NAVAL AIR STATION NORTH ISLAND, Calif. –
For more than 50 years the C-2A Greyhound aircraft has served the Navy by transporting high-priority cargo, mail and personnel from aircraft carriers to shore bases.
The twin-engine propeller C-2A is maintained on an 83-month, three-cycle program. The most comprehensive maintenance assessment is planned maintenance interval-three (PMI-3), which requires about 270 days to complete depending on components availability and includes evaluation, disassembly and repair.
Last August, Fleet Readiness Center Southwest (FRCSW) inducted its last Greyhound to undergo PMI-3, the final interval in the maintenance cycle.
Painting, the last step in the PMI-3 interval, is done at FRCSW in Building 466.
“We take a C-2 from a completely primed aircraft to a new paint job in 12 days,” said Aircraft Services Paint Production Manager Thomas Sapien.
The aircraft was painted by 12 artisans using a non-chrome primer and polyurethane top coats.
“Every C-2 we paint has its own unique challenges,” Sapien said. “The aircraft takes six different colors of gloss paint and there can be no mingling of colors. All lines between colors must be sharp.”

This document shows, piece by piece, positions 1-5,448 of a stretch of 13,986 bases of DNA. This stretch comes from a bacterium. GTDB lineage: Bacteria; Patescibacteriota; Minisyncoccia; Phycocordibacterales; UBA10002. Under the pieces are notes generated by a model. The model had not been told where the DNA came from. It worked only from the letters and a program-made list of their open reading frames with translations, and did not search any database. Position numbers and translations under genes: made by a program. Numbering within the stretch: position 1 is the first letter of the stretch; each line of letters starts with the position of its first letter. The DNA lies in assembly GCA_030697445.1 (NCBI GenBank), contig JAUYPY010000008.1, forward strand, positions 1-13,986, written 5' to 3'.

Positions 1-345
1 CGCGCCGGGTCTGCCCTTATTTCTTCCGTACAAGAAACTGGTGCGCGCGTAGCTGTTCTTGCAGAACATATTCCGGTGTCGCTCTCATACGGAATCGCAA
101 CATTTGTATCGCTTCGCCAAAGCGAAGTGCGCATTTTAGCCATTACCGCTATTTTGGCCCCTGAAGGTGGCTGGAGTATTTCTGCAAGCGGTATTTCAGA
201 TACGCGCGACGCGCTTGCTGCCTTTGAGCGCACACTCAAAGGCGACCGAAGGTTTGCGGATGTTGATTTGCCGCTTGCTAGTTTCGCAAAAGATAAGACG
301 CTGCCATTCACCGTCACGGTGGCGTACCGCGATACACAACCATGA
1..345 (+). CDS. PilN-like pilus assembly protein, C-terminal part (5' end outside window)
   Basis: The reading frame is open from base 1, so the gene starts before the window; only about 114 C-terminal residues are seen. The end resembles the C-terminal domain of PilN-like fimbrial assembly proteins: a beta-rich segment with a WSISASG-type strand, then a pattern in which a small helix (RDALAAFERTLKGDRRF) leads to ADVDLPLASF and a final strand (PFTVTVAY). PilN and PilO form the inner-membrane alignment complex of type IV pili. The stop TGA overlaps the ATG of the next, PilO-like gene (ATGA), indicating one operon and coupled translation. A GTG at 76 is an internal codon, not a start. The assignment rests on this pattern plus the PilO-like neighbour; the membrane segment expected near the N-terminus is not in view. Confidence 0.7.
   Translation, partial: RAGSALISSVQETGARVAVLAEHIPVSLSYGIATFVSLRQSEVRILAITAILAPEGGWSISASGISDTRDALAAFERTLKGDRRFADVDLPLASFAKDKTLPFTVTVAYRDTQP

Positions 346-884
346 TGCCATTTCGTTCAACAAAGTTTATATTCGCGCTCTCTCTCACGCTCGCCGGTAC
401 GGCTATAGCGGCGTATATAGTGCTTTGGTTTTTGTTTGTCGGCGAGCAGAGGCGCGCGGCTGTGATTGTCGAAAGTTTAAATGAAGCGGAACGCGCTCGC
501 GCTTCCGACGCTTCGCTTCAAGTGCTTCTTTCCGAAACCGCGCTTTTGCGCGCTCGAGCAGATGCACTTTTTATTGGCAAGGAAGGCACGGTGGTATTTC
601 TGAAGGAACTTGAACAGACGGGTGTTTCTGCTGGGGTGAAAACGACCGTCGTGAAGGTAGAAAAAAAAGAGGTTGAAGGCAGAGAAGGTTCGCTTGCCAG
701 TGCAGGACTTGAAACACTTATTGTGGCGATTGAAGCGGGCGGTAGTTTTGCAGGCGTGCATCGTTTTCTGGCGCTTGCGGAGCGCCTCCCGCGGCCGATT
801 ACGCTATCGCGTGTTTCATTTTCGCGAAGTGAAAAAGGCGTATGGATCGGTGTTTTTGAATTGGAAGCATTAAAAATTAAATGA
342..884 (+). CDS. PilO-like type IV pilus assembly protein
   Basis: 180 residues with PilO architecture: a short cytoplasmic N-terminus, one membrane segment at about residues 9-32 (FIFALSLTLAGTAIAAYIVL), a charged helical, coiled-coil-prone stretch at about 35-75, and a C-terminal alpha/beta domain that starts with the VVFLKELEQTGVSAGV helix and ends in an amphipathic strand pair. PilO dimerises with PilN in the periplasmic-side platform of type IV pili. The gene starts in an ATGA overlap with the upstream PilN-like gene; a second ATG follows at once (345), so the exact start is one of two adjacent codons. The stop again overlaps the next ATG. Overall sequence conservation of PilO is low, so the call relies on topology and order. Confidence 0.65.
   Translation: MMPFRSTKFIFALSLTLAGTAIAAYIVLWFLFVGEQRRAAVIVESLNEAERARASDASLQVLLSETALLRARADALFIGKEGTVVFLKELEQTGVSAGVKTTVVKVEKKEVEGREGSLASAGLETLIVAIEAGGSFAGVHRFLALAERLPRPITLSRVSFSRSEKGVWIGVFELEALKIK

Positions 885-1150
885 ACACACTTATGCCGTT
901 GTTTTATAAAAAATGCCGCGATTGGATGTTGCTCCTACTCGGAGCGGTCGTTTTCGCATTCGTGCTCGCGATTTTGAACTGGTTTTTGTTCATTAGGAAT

Sapien noted that, unlike other aircraft painted by the command, the finishing product of the C-2 is done by hand.
“This is by far the most labor-intensive aircraft we paint. Due to the multiple colors and the paint scheme wanted by our customers, it presents unique challenges every time one is painted. When applying the top coats there is little margin for error,” he added.
FRCSW painted four C-2s last year, and this aircraft is scheduled to be returned to Carrier Airborne Early Warning Squadron 120 (VAW-120) in Norfolk.
“We have painted every C-2 that has been in the fleet, 34 of them, and have probably painted a few multiple times as every C-2 that comes in for PMI-3 gets painted,” noted Jay Noblin, E-2/C-2/MQ8 IPT planning and estimator.
The C-2s are to be phased out this decade and replaced by the MV-22 Osprey.